Harry Potter and the Philosopher’s Stone

Release date: November 16, 2001
Director: Chris Columbus
Novel by: J.K. Rowling
Screenplay by: Steve Kloves
Cast: Daniel Radcliffe, Emma Watson, Rupert Grint, Richard Harris, Maggie Smith, Alan Rickman, Robbie Coltrane, Warwick Davis, Ian Hart, Tom Felton, Matthew Lewis, Julie Walters, Richard Griffiths, Fiona Shaw, John Hurt, Bonnie Wright

Nearly ten years after its release, the story of The Boy Who Lived, penned by J.K. Rowling, feels… terribly dated at the hands of Chris Columbus.

For those not yet familiar with the story, Harry Potter and the Philosopher’s Stone — changed in America to “Sorcerer’s” because they were worried American kids wouldn’t know what a philosopher is or wouldn’t be attracted to it… Mmmkay — tells the story of a little orphan boy named Harry Potter, who on his 11th birthday discovers that he’s a wizard… and not “just” a wizard. In fact, he’s a legend in the wizardry world where he’s known to have vanquished some truly evil dark wizard called Voldemort — a.k.a. He Who Must Not Be Named.

Then there’s magic school.

And Voldemort is out to get him~

The opening scene in Philosopher’s Stone is all sorts of wonderful. It feels a bit like an 80s film, but in a good way. It’s mysterious and intriguing. A white long-bearded old man called Dumbledore, quite wonderfully played by the late Richard Harris, and a cat whose shadows shape-shift into a woman, a matronly but quite respectable Maggie Smith, playing McGonagall.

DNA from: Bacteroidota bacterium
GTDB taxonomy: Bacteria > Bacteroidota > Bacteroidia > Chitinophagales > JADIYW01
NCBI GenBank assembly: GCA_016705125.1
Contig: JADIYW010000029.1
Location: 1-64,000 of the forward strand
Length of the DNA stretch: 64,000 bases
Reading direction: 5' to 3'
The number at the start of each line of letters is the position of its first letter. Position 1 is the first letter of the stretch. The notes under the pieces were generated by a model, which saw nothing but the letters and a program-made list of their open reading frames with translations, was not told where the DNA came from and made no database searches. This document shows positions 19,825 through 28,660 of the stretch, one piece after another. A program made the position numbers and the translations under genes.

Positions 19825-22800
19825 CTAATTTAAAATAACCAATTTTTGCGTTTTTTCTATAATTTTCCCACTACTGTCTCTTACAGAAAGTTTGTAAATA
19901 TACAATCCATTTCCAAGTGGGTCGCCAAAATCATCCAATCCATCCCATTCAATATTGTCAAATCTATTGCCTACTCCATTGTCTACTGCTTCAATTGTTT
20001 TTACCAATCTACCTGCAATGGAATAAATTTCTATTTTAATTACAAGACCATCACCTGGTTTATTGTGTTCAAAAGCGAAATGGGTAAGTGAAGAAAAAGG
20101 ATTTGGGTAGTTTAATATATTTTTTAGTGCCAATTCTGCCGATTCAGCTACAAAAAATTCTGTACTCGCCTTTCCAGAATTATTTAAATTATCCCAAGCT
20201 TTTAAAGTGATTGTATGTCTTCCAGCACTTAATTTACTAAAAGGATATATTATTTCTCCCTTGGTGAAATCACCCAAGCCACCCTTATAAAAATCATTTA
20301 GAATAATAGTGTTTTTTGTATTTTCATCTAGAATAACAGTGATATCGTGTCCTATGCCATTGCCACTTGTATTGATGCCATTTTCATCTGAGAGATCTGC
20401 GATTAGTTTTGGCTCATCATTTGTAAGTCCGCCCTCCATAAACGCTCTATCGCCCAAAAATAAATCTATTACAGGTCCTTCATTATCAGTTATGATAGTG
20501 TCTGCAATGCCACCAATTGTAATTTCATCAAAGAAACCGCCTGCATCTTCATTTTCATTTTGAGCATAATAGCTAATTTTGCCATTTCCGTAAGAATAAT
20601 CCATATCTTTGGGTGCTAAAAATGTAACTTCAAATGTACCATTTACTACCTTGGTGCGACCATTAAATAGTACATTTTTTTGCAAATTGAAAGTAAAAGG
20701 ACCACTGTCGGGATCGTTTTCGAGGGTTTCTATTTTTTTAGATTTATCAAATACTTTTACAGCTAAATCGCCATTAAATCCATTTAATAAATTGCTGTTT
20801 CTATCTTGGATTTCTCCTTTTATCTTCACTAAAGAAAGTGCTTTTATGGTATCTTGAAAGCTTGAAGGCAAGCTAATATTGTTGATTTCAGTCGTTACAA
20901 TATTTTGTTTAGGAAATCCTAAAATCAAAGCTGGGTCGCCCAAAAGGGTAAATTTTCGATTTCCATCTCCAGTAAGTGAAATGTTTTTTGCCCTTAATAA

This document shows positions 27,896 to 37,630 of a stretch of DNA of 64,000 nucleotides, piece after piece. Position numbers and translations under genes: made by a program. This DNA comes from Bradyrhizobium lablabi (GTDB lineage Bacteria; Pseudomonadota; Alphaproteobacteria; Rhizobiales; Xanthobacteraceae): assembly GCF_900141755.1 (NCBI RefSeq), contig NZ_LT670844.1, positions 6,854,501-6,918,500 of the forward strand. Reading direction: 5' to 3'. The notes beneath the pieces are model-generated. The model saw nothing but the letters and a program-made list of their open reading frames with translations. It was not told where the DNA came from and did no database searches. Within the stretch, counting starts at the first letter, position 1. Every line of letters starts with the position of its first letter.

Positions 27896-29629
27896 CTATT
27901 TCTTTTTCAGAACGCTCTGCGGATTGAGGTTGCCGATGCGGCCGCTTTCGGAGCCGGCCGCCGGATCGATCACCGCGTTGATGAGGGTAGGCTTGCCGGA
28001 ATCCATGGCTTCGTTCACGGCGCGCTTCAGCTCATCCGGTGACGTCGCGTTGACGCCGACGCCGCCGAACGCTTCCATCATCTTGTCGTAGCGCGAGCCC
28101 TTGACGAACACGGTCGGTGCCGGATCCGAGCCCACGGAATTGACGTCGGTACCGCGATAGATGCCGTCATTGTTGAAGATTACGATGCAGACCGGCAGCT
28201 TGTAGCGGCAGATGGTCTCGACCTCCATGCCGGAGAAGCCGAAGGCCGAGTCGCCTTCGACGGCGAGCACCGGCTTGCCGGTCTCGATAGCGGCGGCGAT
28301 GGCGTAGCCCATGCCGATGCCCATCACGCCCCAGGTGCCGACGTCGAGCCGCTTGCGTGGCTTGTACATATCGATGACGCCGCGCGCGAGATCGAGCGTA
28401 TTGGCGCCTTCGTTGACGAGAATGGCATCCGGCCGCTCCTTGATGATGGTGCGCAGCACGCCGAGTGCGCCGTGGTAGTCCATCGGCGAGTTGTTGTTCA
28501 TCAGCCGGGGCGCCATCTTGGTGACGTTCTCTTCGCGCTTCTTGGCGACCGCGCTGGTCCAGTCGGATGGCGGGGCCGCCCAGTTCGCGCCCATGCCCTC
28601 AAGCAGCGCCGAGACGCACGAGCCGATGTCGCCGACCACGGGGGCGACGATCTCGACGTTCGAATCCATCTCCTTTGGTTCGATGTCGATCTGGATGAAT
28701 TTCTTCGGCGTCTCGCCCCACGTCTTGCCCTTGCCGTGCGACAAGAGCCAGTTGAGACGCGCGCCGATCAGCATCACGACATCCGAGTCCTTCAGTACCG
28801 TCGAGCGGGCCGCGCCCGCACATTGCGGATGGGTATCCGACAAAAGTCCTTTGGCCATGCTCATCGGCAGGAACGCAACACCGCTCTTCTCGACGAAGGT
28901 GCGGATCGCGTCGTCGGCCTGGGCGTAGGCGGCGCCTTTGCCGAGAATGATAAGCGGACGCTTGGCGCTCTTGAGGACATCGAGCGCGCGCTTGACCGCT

Then there’s a giant on a flying motorbike carrying a baby with a scar in the shape of a thunderbolt. Harry Potter is like a celebrity baby, so he’s better off living with relatives that are going to despise of him.

When I first watched the film, without reading the books, I did feel the magic. It was the world, the classes at Hogwarts, the transfiguration lessons, potions class, charms, and defense against the dark arts. It was how Chris Columbus put the whole book into the film, which made me want to read the books. However, Harry Potter and the Philosopher’s Stone suffers from repeat viewings. It feels tedious — despite the magic — and it makes you wonder when the plot is going to get going.

It’s understandable, it’s the first film and we must establish the world. We must learn about Diagon Alley and Gringotts, we must meet the characters. However, hitting the 1-hour mark — nearly halfway into the film — we still haven’t gotten the plot going. It feels like they forgot that what works as reading material, either in a book or a screenplay, doesn’t necessarily work on the screen… or Kloves was just lazy and formatted Rowling’s words into screenplay format.

The worst part of re-watching Philosopher’s Stone, however, is how dated the special effects look. From the awful CGI used on Fluffy the three-headed dog, Norbert the dragon, the fakery of the Quidditch games, and CG Voldemort.

But like I said, I still feel the magic… I always liked how adorably insufferable Hermione is, while the giant wizard chess is one of my favorite scenes, as well as the speech of how great a wizard Harry is. Perhaps the saddest moment in the film is when that extremely cute Harry was sitting in front of the Mirror of Erised looking at his parents.

Magical… but not good for repeat viewings.

Rating: ★★★☆☆ 


YAM Magazine editor, photographer, blogger, translator and part-time web designer. Film junkie, music junkie… and lately series (a.k.a. TV) junkie.

1 Response

  1. March 2, 2015

    […] with our task to review all of the Harry Potter movies for the 10th year anniversary of Philosopher Stone, as well as the release of Deathly Hallows Part 2, I live-tweeted Prisoner of Azkaban #HP3PoA on […]

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